I have been very sluggish in my bolg activities, both reading and writing and it is mostly because I am currently working on living in a slightly different world. Unfortunately I plan on this being the case more often than not over the next few weeks and I can only hope nobody takes offence. Taking on training for Silverman has really put the screws to me but it is screws that I require right now. I have entered an ascetic period in which I am doing penance for my laziness. Let me explain.
My training for IMAZ was pretty good and my training for IMKY was, well, let's say adequate, but I think that I let myself off the hook too often, got sloppy or just didn't focus. My swimming was good, my running was high volume but not exactly challenging and my cycling was, well, pretty much multiple hours of joy riding.
I kind of scared myself away from serious hill running after fracturing my hip at the beginning of last season and that was further complicated by fracturing my foot at the beginning of this season even though I had lowered my intensity and pretty much cut out my old hill routine. Ever since that second fracture I have felt vulnerable and my race times have paid the price. I did a sprint distance triathlon just before I fractured my hip and my average pace on the run was 7:08 per mile, which isn't bad for a Clydesdale. I think it was also that same race where my average bike pace broke the 23 mph barrier. I have never been that fast since.
I have consoled myself with statements like, "Well, I'm still fast enough to beat every other clyde racing in my region" but I'm not all that interested in being "fast enough" I want to be as fast as I can be.
I also console myself with the idea that I have been focusing on my long course performance this year and that will take the edge off your speed. True, but the fact of the matter is that both my half-IM and IM PRs came from the end of the season in which I broke my hip. This entire year I have been going with lower intensities and easier workouts and everything has suffered including my weight. Prior to my fractured foot I began my year at 208. I raced IMKY at 223.
So here is how it works for me, here is what I think. I must pay…seriously. A while back Brent posted about people traveling great distances to find small races where they could place well and someone left the comment "Beware the metric you measure yourself against" or something very close to that. That comment has been resonating with me, getting under my skin and I know that regardless of what is going on around me I have not been meeting my own standards. My standards are tough and even I do not like to have to face up to them.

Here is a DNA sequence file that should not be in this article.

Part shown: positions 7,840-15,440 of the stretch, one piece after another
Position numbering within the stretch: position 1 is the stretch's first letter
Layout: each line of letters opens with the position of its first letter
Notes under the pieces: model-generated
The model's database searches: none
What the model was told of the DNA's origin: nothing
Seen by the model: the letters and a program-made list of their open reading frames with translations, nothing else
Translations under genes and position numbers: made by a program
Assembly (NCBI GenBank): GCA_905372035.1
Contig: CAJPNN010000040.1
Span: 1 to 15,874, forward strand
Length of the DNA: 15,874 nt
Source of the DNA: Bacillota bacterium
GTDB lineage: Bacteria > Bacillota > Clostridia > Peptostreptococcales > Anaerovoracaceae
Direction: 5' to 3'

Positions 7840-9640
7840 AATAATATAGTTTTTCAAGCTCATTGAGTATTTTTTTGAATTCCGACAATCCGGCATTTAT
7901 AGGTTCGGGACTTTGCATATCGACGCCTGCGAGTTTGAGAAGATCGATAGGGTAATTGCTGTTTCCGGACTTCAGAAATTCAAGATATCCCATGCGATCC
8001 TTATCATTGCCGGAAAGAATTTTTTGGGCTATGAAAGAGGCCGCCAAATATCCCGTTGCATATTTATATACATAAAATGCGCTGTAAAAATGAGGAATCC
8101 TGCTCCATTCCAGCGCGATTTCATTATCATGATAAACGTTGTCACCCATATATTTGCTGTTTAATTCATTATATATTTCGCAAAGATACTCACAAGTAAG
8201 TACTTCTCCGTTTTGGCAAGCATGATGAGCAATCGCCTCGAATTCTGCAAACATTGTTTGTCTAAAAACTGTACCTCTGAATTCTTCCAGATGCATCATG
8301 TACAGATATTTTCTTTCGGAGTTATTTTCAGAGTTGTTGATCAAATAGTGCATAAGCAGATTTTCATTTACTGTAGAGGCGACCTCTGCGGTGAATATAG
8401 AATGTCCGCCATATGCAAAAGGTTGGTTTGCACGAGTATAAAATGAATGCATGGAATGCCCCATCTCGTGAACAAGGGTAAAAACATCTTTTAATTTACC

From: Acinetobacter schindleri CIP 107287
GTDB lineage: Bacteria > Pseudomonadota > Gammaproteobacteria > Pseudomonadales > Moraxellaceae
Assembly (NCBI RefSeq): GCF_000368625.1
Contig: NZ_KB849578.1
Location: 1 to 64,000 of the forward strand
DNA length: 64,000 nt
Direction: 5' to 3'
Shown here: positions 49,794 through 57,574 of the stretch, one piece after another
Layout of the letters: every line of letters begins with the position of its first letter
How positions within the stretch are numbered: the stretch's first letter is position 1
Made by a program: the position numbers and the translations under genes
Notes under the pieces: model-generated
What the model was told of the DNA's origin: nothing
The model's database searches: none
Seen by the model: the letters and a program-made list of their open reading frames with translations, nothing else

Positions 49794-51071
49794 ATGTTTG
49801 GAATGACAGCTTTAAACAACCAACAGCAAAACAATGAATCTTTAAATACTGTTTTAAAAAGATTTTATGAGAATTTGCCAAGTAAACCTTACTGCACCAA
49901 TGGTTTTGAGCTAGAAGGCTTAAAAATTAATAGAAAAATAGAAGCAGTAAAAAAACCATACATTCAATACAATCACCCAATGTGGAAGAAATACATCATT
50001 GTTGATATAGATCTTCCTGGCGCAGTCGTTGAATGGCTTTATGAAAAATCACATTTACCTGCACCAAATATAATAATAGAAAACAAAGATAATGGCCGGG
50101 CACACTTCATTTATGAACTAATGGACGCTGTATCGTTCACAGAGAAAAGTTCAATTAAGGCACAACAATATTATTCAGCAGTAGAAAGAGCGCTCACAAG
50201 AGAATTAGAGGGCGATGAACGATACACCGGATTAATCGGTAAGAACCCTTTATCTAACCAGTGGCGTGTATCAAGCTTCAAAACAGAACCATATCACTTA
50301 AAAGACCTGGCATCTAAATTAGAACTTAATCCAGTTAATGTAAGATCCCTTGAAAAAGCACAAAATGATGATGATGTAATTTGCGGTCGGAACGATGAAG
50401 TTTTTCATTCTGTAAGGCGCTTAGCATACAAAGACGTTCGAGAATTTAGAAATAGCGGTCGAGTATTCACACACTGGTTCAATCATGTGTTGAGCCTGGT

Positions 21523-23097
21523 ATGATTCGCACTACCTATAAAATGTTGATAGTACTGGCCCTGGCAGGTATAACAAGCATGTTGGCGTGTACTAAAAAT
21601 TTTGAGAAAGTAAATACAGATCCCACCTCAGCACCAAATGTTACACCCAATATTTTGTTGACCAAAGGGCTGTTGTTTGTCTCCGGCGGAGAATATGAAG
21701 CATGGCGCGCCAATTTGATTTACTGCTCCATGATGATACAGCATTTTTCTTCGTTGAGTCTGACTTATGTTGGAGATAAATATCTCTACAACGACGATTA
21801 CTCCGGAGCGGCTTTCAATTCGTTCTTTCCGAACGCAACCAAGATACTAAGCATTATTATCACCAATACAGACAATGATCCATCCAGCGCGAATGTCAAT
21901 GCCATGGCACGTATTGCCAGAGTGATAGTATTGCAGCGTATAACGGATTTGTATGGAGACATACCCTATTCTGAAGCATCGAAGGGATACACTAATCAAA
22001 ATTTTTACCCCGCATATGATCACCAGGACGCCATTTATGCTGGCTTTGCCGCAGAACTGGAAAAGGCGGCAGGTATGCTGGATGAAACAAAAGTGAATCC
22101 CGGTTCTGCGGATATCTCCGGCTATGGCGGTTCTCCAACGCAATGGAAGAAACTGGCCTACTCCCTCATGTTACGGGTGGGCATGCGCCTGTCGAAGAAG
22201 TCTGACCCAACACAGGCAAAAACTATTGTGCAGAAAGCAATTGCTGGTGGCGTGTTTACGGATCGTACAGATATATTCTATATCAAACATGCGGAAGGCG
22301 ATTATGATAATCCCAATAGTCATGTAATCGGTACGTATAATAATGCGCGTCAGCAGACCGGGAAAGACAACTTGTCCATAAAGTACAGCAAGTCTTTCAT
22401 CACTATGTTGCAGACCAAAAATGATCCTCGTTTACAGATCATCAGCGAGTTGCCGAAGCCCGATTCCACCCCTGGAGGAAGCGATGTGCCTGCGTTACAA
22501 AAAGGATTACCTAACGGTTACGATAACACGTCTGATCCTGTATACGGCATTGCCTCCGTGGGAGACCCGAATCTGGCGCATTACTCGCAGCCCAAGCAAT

When I was in the Marine Corps as a younger man I kind of developed this alter ego that I refer to as "the machine." The machine does not admit much in the way of emotion or any of those basic human qualities that makes someone enjoyable to spend time with. The machine is a solitary device that just moves forward. The machine confronts those ugly and weak places inside your mind and body and runs over them dispassionately. The machine rejoices in hardship, pain and deprivation. In short, the machine is something trained into young infantrymen so that they can survive combat. Bigun knows of whom I speak because the machine lives within him as well...I have a certain familiarity with his prior training.
It is long past time that I reacquaint myself with the machine and my blowout at IMKY was the impetus for that decision and my registering for Silverman is the penance.
Now before you start worrying that I'm on the verge of popping through a door with an ax snarling "here's Johnny!" I can assure you I'm not…it's not like that it's just hard to explain. I am in full possession of my wits and my humanity it's just that I have some business afoot and I mean to take care of it properly just as I should have done in the first place.
Consistent with my current journey I did not want to get on the blog rolls all whiney and "determined" issuing confessions for sympathy. It is not where I'm coming from and is not what my journey is about. Lord knows it's not what I need; I've provided myself ample sympathy in the last year. No, I wanted to come with something to say about the results I have achieved in this new journey which I have undertaken.
Last week I reinstituted my good old hill running routine with a 9 miler, 9:30 pace and hills, hills, hills. Last weekend I did a 15 mile cross country hill run on sand and dirt roads that included 1500 feet of climbing and the next day I did a 65 mile bike that included 3700 feet of climbing, most of which was squeezed into just 30 miles of the ride. This morning I weighed in at 214, nine pounds down from IMKY.
There is much more rehab to come between now and Silverman but you can be assured that regardless of my final results it will have been the machine that ran the race because, after all, this is combat.